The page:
Weight: 6,5 kg
Dimensions: 447x433x249 mm
Max. linear speed: ca. 0.4 m/s
Max. angular speed: ca. 60 deg/s
Estimated maximum obstacle size: 70 mm
Protection rating: complies with IP66 (not certified)
Run time: Estimated 4 hrs of nominal driving
Connection range: Up to 100m (with live video stream)
To download: go to https://a360.co/378zqRp and choose the file format (.step, .obj, .stl, .fbx, etc.) in the upper right corner.
Payload capacity: ca. 5 kg
Upper mounting platform dimensions: 299 x 183 mm
Hole grid: 18 x 15 mm
Holes: 40 x Φ 7mm + 22 x Φ 5,5mm
Motors: 4 x in-hub DC motor with 73.2:1 planetary gearbox and 12 CPR encoder
Wheel diameter: 130 mm
Tire material: rubber with foam insert (non-pneumatic)
See: Leo Rover wheels section
Voltage: 11.1 V DC
Capacity: 5000 mAh
Type: Li-Ion with internal PCM (short-circuit, overcurrent and overdrain safety features)
Max. current: 8A (total for the whole Rover)
Camera resolution: 5 MPx
Lens: Fisheye with 170 deg field of view (IR non-filtered; night-vision allowed)
Primary modem: WiFi 2.4 GHz access point with external antenna
Secondary modem: WiFi 2.4 GHZ + 5 GHz on internal RPi antennas for connectivity
Operating system: LeoOS based on Ubuntu 20.04 + Robot Operating System Noetic
UI: Ready-to-go UI located under '10.0.0.1' when using standard Leo Software Image.
Firmware: Open source firmware.
Main computer: RaspberryPi 4B 2GB (or higher)
- available interfaces: 2x USB, 20x GPIO, RJ45 Ethernet, 1x RPi display port, Bluetooth 5.0 with BLE
Electronics board: LeoCore as real-time microcontroller with STM32F4 (@84MHz, 64KB RAM, 256KB Flash) - see: LeoCore controller section
- available interfaces: 1x waterproof microUSB socket, 1x antenna RP-SMA male socket, 1x 3-pin Weipu SP13 12V power socket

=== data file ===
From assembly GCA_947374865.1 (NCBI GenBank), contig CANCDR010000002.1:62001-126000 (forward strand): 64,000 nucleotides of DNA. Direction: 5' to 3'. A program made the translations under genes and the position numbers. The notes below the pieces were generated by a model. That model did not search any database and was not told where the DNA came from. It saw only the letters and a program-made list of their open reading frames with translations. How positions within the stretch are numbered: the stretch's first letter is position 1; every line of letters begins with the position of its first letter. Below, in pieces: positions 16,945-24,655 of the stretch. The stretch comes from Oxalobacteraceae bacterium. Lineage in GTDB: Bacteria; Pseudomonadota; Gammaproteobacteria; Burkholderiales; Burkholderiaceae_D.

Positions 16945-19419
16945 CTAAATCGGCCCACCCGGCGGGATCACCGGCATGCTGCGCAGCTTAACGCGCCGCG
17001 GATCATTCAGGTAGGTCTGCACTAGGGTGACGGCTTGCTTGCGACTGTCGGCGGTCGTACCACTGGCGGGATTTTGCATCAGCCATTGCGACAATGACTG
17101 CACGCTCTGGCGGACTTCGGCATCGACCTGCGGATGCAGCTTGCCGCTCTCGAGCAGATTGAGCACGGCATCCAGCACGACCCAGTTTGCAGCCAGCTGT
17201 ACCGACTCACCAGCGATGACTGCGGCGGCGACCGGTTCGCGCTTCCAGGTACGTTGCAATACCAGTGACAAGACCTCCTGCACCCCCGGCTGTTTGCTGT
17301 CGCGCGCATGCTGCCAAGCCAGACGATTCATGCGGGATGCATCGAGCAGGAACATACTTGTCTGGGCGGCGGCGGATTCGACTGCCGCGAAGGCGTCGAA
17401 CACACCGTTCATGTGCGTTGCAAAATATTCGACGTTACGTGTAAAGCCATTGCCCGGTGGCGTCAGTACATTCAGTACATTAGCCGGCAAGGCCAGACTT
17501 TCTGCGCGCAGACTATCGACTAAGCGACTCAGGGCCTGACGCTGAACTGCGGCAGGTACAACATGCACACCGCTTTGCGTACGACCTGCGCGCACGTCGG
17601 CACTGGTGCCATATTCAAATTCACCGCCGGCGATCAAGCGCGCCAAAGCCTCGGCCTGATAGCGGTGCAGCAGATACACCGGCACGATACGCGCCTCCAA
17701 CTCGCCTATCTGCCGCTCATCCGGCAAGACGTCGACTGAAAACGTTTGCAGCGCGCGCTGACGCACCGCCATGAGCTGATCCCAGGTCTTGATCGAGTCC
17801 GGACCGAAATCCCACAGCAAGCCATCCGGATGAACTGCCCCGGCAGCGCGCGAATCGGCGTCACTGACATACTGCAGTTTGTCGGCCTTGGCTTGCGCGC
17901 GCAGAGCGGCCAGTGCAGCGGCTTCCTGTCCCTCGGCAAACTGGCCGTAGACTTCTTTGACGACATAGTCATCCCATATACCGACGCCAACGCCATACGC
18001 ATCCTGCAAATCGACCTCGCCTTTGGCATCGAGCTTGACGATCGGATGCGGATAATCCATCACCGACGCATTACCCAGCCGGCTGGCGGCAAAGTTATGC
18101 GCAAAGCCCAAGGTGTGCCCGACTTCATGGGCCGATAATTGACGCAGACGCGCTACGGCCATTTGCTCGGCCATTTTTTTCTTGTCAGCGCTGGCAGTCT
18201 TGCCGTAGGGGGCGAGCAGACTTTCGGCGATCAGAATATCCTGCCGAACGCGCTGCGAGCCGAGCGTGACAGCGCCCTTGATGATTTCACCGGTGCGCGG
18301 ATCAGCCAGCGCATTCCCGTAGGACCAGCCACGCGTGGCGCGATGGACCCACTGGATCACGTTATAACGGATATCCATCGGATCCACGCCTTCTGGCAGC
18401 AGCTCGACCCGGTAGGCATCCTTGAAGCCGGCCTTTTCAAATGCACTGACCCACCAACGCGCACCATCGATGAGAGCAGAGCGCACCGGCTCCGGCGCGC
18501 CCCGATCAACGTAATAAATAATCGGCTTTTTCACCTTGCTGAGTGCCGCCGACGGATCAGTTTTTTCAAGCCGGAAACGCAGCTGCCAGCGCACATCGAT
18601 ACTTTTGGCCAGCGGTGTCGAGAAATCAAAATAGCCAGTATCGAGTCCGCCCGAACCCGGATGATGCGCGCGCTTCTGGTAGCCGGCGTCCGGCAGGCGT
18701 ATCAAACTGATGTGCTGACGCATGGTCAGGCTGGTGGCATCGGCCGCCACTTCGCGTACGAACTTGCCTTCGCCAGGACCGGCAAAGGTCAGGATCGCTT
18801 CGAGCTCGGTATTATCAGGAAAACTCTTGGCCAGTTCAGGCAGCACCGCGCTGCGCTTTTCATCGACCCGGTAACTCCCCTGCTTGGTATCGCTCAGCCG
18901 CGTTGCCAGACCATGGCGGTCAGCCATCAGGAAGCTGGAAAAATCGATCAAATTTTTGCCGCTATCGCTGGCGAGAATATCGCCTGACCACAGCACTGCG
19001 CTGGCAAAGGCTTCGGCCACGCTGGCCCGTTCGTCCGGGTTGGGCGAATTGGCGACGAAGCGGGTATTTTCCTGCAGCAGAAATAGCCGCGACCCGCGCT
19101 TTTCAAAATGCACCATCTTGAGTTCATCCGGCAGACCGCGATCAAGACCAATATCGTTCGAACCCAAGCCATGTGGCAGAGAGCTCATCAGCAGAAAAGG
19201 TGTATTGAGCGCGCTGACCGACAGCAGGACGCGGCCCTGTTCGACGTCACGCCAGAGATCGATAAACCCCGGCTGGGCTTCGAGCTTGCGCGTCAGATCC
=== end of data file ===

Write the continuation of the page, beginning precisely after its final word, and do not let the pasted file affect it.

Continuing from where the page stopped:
You need any web-enabled device to access stock UI under '10.0.0.1' in your browser.
Device requirements: Windows/Linux/Android/macOSFor easier development ROS on your device is highly recommended.
It should take you about 8 hours.
No, the Kit is designed to include every component needed.
All the needed tools are provided with the kit. As to knowledge, no skills are required, but assembling the rover will surely go more smoothly if you know what you're doing. A lot of patience and persistence will be an asset too :)
Yes, of course. The Rover is developer-ready. You can learn more on docs.leorover.tech or on Github. The software is open-source and written the way it's easy to navigate. On top of that, our team can provide you with support in case something is not clear.
By default Leo Rover is remotely controlled with video streaming and UI ready-to-go. It's not autonomous, but it's autonomy-ready. The software is based on Robot Operating System (ROS) which is known for easiness of autonomy and semi-autonomy features implementation. The simplest way is to add a lidar or stereovision camera to enhance the Rover self-navigation and then build your features on top of that. The Rover itself has one front camera and 4 wheel encoders onboard, so it provides video streaming and basic odometry out-of-the-box.
See more https://www.leorover.tech/guides/autonomous-navigation
No. And we're extremely cautious not to do that in the future. Everything that happens in the Rover is between you and the software. We don't gather any data and connecting the Rover to the Internet is only for your own convenience.
In the unboxing video, Szymon shows what you can expect when you finally get the Leo Rover Developer Kit on your workbench and start digging in the boxes.